I no longer use that system, and don't remember the details well enough.
I have a standard install of chrome on big sur, as well as brave, and a bunch of electron apps. When I start up my mac none of these are running, there is no process with chrome or chromium in the name, and nothing in the process list that I can link back to chrome. When I launch some of the electron apps, chrome_crashpad_handler launches, which I assume is some kind of default electron behavior. When I close those apps, all chrome-related processes disappear from my process list. There is nothing untoward about chrome I can tell, nor is my system seeing any kind of recognizable slowdown, with or without chrome running. I also have chrome on very low-end macs, a 2009 mini with 8 GB ram and a 2014 air with 4 GB RAM, both running catalina. It runs fine on both, without seeming to cause particular performance issues. I just went through a reinstall of the 2009, and there was no performance difference before and after installing chrome.
I'm not saying yours or other people's bad experiences with chrome are not real, but I do wonder how it's possible that there are such very different experiences out there with what is ostensibly the same product. Maybe it's not just one cause: bad extensions, broken profiles, old installs with broken updaters (I had a broken microsoft updater causing havoc for a while), badly configured enterprise deployments, etc...
To test, just open a terminal and compare a few samples of `ps aux | grep WindowServer` with Activity Monitor open and with it closed.
Mine averages 7-11% with Activity Monitor closed and 20-40% with Activity Monitor open. It's even more noticeable if your refresh rate is set to "Very Often". Closing Activity Monitor brings the WindowServer CPU back to normal.
As other have noted, this site provides no evidence. The keystone daemon is not running in the background constantly. When it does run, it's plainly visible and not "hiding itself". According to the launchd job config located at `/Library/LaunchAgents/com.google.keystone.agent.plist` my keystone process is set to run itself every 3623 seconds. Probably randomized to avoid the thundering herd problem. When it does run it checks for updates, often downloading new ones, and then quits.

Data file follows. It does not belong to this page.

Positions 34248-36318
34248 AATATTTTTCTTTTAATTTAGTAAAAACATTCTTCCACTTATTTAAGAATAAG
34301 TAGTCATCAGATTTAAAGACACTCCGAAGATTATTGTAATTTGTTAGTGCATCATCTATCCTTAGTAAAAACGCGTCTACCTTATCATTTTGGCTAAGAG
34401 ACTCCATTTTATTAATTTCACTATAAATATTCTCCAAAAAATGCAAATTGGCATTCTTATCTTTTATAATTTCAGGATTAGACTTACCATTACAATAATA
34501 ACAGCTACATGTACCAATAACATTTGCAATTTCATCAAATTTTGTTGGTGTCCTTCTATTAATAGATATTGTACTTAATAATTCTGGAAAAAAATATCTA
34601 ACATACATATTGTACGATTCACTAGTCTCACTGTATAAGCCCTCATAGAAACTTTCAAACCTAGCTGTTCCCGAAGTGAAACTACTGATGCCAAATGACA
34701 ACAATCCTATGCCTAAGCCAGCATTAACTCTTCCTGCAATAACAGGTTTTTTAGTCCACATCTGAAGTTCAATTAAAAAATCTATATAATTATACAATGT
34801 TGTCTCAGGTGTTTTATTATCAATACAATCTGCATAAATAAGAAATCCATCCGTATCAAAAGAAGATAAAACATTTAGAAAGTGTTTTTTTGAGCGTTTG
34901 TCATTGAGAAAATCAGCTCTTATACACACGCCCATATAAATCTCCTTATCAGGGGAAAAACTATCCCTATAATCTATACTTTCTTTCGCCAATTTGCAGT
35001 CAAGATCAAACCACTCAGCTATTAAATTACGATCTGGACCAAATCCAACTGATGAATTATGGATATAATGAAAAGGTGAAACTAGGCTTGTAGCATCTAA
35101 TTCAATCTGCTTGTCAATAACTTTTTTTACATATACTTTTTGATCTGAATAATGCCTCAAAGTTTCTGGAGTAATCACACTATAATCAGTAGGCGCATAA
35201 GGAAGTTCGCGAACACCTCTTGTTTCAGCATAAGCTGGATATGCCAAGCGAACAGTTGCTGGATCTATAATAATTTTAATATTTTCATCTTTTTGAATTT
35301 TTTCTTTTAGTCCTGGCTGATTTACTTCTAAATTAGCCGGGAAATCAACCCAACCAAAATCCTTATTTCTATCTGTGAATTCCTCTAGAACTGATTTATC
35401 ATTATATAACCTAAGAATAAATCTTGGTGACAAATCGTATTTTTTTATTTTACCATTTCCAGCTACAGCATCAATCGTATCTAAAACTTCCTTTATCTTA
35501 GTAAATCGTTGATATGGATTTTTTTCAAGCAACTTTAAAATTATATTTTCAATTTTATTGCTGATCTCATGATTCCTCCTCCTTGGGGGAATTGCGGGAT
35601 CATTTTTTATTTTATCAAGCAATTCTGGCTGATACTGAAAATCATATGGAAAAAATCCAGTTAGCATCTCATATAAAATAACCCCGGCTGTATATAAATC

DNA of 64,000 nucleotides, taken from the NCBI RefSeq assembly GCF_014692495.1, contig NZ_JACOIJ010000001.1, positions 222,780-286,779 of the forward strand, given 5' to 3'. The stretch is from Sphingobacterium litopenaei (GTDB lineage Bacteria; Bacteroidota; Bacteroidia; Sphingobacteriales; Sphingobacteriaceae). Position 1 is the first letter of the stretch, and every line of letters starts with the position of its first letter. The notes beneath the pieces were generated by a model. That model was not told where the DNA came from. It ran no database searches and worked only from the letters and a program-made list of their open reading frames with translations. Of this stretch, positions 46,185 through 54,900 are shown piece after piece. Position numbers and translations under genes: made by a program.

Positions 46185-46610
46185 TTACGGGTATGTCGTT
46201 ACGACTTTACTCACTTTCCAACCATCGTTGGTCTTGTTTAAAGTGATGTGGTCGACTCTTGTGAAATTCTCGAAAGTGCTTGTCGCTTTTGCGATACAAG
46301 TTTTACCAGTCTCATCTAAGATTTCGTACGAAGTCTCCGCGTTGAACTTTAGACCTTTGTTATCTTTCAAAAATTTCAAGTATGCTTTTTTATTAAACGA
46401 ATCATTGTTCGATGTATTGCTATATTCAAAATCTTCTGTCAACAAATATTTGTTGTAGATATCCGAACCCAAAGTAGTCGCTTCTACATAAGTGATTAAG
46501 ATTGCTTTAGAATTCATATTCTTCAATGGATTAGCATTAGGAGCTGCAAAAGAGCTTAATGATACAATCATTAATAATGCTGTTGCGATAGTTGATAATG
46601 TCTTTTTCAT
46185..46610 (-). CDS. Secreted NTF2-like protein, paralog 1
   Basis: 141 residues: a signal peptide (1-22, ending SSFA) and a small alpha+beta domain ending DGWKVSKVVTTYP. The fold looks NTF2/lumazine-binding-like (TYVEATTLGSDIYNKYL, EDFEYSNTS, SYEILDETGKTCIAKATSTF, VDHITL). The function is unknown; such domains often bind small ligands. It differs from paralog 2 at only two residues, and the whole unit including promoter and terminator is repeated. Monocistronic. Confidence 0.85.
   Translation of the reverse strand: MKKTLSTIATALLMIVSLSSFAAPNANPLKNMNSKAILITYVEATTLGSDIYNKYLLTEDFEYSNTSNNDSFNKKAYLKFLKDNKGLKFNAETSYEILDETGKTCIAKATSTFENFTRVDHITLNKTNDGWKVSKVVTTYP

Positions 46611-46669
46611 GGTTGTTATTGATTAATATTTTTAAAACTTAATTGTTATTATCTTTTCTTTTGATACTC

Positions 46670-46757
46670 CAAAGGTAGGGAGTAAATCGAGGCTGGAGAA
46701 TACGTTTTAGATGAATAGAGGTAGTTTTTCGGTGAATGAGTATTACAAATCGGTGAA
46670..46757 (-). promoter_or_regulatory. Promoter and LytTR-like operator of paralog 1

Meanwhile Activity Monitor updates once per 30 seconds when the system is under load.
It's a single anecdote that deleting Chrome on two computers sped them up. It provides zero evidence (even anecdotal) that it has anything to do with "Keystone" specifically. It provides zero evidence for the idea that "Keystone" is able to "nefariously hide itself from Activity Monitor". And it also completely contradicts the normal user experience of Chrome, which is that most people's computers don't slow down after a Chrome install. (WindowServer on my MBP usually uses <10% CPU and I've used Chrome for many, many years.)
Why is this nonsense being upvoted? I get people dislike Google and Chrome, but wouldn't it be better to stick to things backed by real evidence?
This is a nice case because moderators only saw it after the process was done.
My grandpa twenty years ago had some legitimate gripes with the other side of the political aisle. However, he has seen so many biased and false news stories that his confirmation bias has accepted as truth without critical thinking that he now believes the other side is literally made up of evil criminals intent on destroying the country.
The only solution I can think of is something like a libel law that makes anyone who publishes false information liable to anyone who reads that information... Basically, cut out the enormous amount of garbage produced by media and people chasing pennies. People should only publish things they firmly believe based on evidence to be true.
Let's bring things a little bit back into perspective, because on the whole nobody's getting hurt here.
It's just Google Chrome. It's not a person. A thread like this isn't going to hurt its dominance of the browser ecosystem. And if it did, it would even be good for the diversity.
I don't think it would make a really big dent in people's bias against Google, because slowing your computer down is way way WAY less bad than the things that people biased against Google are worried about (being a gigantic faceless corporation with power equal to nation states that is controlled by something that is not, does not care for democracy).
It's like badmouthing Thanos because he has bad breath.
If true then Chrome has some bad code, and what else is new. If false then ... then what. At worst somebody deinstalls Chrome, and then?
Let's not bring libel law into this, or in fact even compare it to biased and false political news stories.